TITUSVILLE, Fla. — Just off a tree-covered side road past businesses selling boats and fishing gear sits a fenced-off building that’s home to a $700 million satellite nearly ready for launch. Its mission: To study the metal-rich asteroid Psyche, which scientists suspect could mirror the inner core of Earth and other planets in the solar system.
The probe, which also is named Psyche, awaits an October trip to the launch pad at Kennedy Space Center. But after missing a chance to launch in 2022, NASA parked it at the Astrotech Space Operations Facility across the river where it has been sitting in the center of the stark, white clean room.
With its solar panels installed this month, teams are finally set to load it with the fuel needed to send it on its 2.5-billion-mile trip to the asteroid orbiting the sun between Mars and Jupiter.
Liftoff on a SpaceX Falcon Heavy from KSC’s Launch Complex 39-A is targeting as soon as Oct. 5 with a window that stretches until Oct. 23. It’s not slated to arrive at Psyche, which can range from 235 million to 309 million miles away from Earth until August 2029, and only then will it get down to the business of figuring out what’s special about the distant asteroid.
The Psyche mission principal investigator, Lindy Elkins-Tanton, also a professor at Arizona State University’s School of Earth and Space Exploration, says Psyche could hold answers about how life was able to flourish on Earth.
“One of the key characteristics of our Earth is the metal core, which gives us our magnetic field, which shields our atmosphere and all the other great things the magnetic field does for us, including giving us auroras and the beautiful night sky,” she said. “And it’s long been humans’ dream to go to the metal core of our Earth. I mean, ask Jules Verne.”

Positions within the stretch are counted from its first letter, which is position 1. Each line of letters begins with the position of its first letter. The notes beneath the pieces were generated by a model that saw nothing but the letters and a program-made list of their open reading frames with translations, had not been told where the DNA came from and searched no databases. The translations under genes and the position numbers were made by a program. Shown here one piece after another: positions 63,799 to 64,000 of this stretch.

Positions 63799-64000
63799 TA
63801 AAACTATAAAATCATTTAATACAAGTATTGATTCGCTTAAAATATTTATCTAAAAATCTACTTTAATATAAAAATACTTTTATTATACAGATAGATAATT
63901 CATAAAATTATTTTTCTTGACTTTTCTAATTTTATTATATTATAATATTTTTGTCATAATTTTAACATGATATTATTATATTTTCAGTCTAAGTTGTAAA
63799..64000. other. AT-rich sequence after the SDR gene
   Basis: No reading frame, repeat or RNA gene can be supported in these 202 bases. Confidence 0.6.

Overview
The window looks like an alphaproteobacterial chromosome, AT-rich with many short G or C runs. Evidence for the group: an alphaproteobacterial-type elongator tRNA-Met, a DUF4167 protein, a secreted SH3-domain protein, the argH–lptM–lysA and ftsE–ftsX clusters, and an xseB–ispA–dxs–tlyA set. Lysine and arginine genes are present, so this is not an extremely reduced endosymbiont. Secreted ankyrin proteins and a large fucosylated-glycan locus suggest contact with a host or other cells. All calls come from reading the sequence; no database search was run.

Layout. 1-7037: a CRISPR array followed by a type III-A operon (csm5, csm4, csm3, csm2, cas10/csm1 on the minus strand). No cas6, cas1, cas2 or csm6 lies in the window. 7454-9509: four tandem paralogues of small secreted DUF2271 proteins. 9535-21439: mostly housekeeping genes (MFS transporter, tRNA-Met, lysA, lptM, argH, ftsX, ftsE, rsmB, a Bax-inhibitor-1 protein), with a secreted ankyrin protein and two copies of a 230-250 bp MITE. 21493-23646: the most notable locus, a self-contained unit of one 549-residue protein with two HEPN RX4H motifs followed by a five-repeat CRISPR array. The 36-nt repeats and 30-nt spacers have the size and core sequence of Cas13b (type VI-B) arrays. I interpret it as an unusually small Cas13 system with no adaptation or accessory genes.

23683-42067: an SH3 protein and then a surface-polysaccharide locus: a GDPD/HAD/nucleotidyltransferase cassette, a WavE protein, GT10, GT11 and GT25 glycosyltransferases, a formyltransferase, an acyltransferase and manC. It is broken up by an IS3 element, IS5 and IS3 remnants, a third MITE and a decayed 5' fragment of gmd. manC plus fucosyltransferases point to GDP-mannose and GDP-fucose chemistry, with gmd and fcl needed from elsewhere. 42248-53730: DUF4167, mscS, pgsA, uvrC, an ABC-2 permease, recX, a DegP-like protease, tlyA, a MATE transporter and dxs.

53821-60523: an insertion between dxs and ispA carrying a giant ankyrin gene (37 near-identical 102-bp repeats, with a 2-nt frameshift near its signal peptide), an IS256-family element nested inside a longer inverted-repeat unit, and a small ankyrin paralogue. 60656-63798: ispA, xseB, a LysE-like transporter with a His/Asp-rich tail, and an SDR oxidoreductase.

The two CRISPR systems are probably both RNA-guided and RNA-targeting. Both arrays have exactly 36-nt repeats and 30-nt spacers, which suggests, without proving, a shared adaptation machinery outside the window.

Getting to our planet’s center is technologically beyond human ability, but the mission to Psyche opens up the door to understand how planets like Mercury, Venus, Earth and Mars are formed.
“If you think about the asteroid belt, it’s really the shrapnel that’s leftover after the creation of our rocky planets. It’s the material that got stranded, and never really incorporated into the planet that grew up to what we have now,” she said. “So if you think of the Earth as a finished cake, all the ingredients have been liquefied, they were melted, they were whipped together and then the metal core formed and then it’s left with the rocky exterior. Well, what were the ingredients?”
It’s a rare destination, one of only nine known asteroids either made of metal or with a metal surface out of the more than a million asteroids that have been found to date, she said. Data have shown it has a nickel-iron core and has an average diameter of 140 miles, or roughly the drive from Daytona Beach to Tampa on Interstate 4.
“We visited bodies that are made of rock, rocky asteroids. We visited icy asteroids. We’ve looked at comets. And the last characteristic, the last kind of category of object that we’ve never visited as a species in our solar system is bodies made of metal,” she said.
The asteroid was first discovered on March 17, 1852, by Italian astronomer Annibale de Gasparis, named for the Greek goddess of the soul who in mythology was born human, but married the Greek god of love Eros, aka Cupid.